Reaching North

I´m the last to board a minibus to Tunis so we leave straight away, past the wind turbines catching the coastal winds outside of El-Haouaria. We climb olive-speckled hills to Soliman, and then travel another 30 km or so to Tunis.

Tunis quickly felt like a friend´s unwelcoming elder brother; the friend being the rest of Tunisia. I try and cool down with some citronnade – still lemonade – on Avenue Habib Bourguiba. He was the first predident of the Tunisian republic. Ben Ali, who fell with the revolution, was only the second. The avenue is lined with a central row of tightly clipped trees and a dozen or so tanks and riot vans protecting government ministries.

The medina in Tunis is not like others I have visited; the walls have been brought down or otherwise incorporated in many places; leaving me to enter the area through the defunct Bab Bhar (or Porte de France), now more a triumphal arch topped by a Tunisian flag wrapped tightly around its pole.

The road north from Tunis cuts across the hills of Cap Farina. After around 40 minutes of a mostly motorway run I arrive on the outskirts of Bizerte. I take a taxi across the bridge over the wide canal connecting port and Mediterranean, into the town centre. Bizerte is a small place with a pleasant, work-like atmosphere. Beyond that I struggle to know what to say. It has a Spanish fort, medina, and walled kasbah overlooking a dogleg old port, but seems to treat each of these in turn as an inconvience. By accident I´m able to watch the bridge open up to allow large ships through. Its a modern one-armed version of Tower Bridge. Though there isn´t a great deal to do, I take heart in the knowledge this is the furthest north I will travel in Africa.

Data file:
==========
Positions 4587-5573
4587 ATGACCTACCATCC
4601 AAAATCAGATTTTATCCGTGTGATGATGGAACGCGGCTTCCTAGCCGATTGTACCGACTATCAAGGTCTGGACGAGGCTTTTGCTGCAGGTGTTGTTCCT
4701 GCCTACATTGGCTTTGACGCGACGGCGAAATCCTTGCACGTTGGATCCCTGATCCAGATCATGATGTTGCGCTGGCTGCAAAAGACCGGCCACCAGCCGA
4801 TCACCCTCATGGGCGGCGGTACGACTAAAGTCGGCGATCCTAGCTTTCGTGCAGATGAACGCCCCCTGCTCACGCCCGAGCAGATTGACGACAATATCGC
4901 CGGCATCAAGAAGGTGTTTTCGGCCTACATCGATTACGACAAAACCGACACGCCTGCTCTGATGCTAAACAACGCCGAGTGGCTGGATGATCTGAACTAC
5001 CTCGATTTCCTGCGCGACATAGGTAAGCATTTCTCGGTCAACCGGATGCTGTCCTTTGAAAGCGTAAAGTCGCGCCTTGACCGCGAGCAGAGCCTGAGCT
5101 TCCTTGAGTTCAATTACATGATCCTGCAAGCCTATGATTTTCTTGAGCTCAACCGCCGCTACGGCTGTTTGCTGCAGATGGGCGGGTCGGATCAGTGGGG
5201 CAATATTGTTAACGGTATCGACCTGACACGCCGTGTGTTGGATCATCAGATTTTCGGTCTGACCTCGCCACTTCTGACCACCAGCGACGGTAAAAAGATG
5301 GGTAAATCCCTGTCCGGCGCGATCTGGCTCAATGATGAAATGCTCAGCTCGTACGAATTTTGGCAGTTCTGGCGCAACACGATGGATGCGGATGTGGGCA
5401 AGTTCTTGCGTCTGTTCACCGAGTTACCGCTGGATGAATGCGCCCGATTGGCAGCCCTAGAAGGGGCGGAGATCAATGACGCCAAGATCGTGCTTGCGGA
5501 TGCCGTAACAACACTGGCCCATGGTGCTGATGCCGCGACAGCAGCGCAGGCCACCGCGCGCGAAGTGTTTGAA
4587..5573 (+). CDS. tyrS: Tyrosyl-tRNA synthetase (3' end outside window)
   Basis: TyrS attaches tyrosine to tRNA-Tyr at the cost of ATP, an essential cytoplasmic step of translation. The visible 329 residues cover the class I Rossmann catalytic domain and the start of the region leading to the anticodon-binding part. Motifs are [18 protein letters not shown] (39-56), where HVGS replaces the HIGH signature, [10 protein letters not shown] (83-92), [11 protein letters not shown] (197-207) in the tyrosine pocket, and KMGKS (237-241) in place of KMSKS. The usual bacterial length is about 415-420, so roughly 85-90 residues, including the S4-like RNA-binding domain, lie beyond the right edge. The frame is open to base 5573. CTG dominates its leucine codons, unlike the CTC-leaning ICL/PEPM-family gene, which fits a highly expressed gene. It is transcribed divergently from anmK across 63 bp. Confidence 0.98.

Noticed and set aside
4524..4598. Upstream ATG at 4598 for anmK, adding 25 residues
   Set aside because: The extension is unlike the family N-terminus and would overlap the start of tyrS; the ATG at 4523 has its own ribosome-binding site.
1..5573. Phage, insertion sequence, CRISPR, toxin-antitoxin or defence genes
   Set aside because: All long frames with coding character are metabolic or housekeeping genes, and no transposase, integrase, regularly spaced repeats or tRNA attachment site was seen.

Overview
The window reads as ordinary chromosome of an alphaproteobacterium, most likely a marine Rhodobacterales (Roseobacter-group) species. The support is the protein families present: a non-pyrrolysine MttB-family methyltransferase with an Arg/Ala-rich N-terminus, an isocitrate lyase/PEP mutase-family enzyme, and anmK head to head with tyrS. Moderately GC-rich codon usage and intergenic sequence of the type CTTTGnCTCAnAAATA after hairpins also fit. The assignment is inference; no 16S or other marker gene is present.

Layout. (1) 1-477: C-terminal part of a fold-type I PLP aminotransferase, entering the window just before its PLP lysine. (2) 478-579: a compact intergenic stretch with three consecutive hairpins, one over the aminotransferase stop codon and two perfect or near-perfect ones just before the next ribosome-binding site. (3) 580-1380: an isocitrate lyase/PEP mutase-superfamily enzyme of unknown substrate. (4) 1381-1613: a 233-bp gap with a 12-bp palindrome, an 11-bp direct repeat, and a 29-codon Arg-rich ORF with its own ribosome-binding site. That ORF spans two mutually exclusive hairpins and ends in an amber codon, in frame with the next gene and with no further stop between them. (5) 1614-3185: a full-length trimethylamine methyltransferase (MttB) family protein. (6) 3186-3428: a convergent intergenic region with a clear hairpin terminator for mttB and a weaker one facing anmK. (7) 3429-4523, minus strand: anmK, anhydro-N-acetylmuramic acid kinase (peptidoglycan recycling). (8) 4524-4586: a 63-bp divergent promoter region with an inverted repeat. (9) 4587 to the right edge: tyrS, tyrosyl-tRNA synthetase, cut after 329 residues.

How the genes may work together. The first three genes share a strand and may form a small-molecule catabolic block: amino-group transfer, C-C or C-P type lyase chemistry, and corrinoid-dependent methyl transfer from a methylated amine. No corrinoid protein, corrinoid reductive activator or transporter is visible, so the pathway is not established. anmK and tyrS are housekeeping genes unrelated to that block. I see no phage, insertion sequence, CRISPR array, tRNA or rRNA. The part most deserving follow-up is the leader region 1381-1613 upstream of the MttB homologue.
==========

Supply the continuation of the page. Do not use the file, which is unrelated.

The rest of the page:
I must go inland to Jendouba to get to Tabarka. Its 66km from Jendouba, at a slower, more sensible pace than the first journey of the day over a ridge of hills that lead to the sea. Only another 4 km from Tabarka lies the frontiere algeiriene. My hotel on the main street is overlooked by a stout stone Genoese fort, mounted on a hill a short distance away. I walk the steep road through pine and other Mediterranean species of tree. The fort itself is closed, with a ´no trespassing´ sign to one side, but I´m able to walk three quarters of its perimeter – the rest blocked by shear drops to the sea – and sit on the natural rock areas of the battlements to watch men in rowing boats fishing below. Its a peaceful pleace with a steady stream of visitors who spend a few minutes admiring the views east and west. To the north lies open sea, and the south is blocked by the hills that lead back to Jendouba.
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